Measuring a travel trailer can be difficult.
The problem is that there are so many different ways to measure the length of a trailer, and it’s hard to know which one is right for you.
In this post, we’re going to break down the ways you can measure your travel trailer, and show you how to do it with ease.
Here’s how to measure travel trailers
- You can measure a travel trailer from the ball mount all the way to the back bumper
- The RV Industry Association (RVIA) states that a travel trailer’s advertised measurement should be the livable floor plan measurement. This does not include the ball mount or bumper, so an advertised length of 25 feet may actually be a total of 28 feet.
Since there’s no fixed convention on which measurement is used, travel trailer manufacturers can advertise their trailers in whatever way is best for them.
If you’re looking for a way to measure the length of your travel trailer, here’s what you should know.
How to read manufacturer measurements
Manufacturers make trailers with living spaces that aren’t rectangular – they may bow out or curve – making it hard to pinpoint exact measurements like width and length.
For this reason, most manufacturers will include a few details in their measurements. Some trailers, for example, may have exterior features with lengths that push the total length to a foot or two more.
Here’s what you should look out for when reading manufacturer measurements:
Exterior width – this includes any awnings and protrusions from the side of the trailer.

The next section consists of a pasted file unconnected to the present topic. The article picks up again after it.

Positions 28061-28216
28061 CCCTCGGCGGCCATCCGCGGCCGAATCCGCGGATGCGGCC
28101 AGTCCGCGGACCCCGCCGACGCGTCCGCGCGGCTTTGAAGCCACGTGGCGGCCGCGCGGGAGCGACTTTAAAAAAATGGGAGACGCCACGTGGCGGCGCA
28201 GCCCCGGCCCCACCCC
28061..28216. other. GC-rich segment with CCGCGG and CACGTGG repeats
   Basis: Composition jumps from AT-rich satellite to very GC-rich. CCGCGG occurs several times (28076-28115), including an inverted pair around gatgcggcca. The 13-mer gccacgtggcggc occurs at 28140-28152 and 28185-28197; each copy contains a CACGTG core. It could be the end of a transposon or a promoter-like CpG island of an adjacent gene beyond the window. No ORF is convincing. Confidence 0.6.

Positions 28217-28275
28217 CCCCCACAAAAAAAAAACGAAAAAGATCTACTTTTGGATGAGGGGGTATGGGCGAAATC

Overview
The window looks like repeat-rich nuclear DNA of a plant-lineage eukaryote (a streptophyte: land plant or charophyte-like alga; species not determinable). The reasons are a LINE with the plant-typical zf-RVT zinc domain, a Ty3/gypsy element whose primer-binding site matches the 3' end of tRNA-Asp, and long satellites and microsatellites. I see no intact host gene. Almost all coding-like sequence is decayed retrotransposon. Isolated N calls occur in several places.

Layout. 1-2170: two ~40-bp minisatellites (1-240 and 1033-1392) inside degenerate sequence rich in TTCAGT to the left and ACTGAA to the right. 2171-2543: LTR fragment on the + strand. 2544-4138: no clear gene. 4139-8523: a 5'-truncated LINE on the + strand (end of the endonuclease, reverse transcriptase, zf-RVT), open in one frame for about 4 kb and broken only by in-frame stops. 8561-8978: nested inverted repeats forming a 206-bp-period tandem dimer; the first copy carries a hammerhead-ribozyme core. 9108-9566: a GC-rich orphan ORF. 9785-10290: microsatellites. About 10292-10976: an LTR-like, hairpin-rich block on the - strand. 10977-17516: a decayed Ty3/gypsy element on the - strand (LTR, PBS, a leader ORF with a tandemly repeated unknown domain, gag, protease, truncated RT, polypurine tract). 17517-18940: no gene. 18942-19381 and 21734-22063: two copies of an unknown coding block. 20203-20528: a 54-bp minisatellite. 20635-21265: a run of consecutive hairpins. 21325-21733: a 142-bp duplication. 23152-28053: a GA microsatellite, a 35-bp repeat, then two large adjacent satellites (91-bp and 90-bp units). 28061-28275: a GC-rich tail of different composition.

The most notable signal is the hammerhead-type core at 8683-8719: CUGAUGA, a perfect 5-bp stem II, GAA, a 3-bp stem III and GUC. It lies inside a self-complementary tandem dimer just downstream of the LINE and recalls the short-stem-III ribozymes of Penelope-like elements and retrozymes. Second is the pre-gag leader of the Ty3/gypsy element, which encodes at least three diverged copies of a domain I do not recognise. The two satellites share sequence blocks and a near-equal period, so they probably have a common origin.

Exterior height – this includes the highest point of the ceiling on any slides, including sofa beds.
Exterior ground clearance – if your trailer has a tall exterior, you may need to account for a higher ground clearance when driving over curbs and dirt roads.
The Airstream Globetrotter has very specific measurements on the website:
Winnebago also has very specific measurements:
A few tips on measuring your campground site or a national park site
If you’re going to a campground or a national park, be sure to check the site’s policies on measuring travel trailers. Most public campgrounds will permit a maximum length of 35 feet, so if your trailer is longer than that, it may not fit into your campsite.
At some national parks – including Big Bend, Grand Canyon, Great Smoky Mountains, and Yellowstone – trailers longer than 35 feet are prohibited.
If you’re staying in a national park for an extended period of time where there’s no limit on how long your trailer can be, consider driving or parking outside the park to move in and out more easily.
Most people measure their RV before they arrive to get an idea of how big it is. You should always measure your travel trailer at home before you leave so that you know if it fits in the campsite.
If you don’t have access to a measuring tape, here’s what you can do:
Measure the length while standing between the coupler and the back bumper. From your toes, measure to where you would park the hitch ball on an RV dolly.
Another way to measure is by standing between the coupler and the back of the trailer (with slides both open and closed). Measure from one end wall across to another.
Remember that not all manufacturers use standard measurements, so even if your trailer is the advertised length, it may be a few inches longer or shorter.
When to measure your RV
Since you’ll have to measure before you arrive at the campground, it’s hard to know when you should do this. Generally speaking, it’s best to measure early in a travel trailer’s life – a new trailer should be measured before every trip.
If you’re using an RV that you’ve owned for a while, it’s probably best to measure the travel trailer at least once before your next camping trip.
In addition to measuring when buying or renting a new travel trailer, you should also check dimensions when choosing sites at public campgrounds and national parks. Measuring your travel trailer before you go on a trip will ensure that it fits in the campsite and park – and that you’re not disappointed when you arrive.
How wide are typical travel trailers?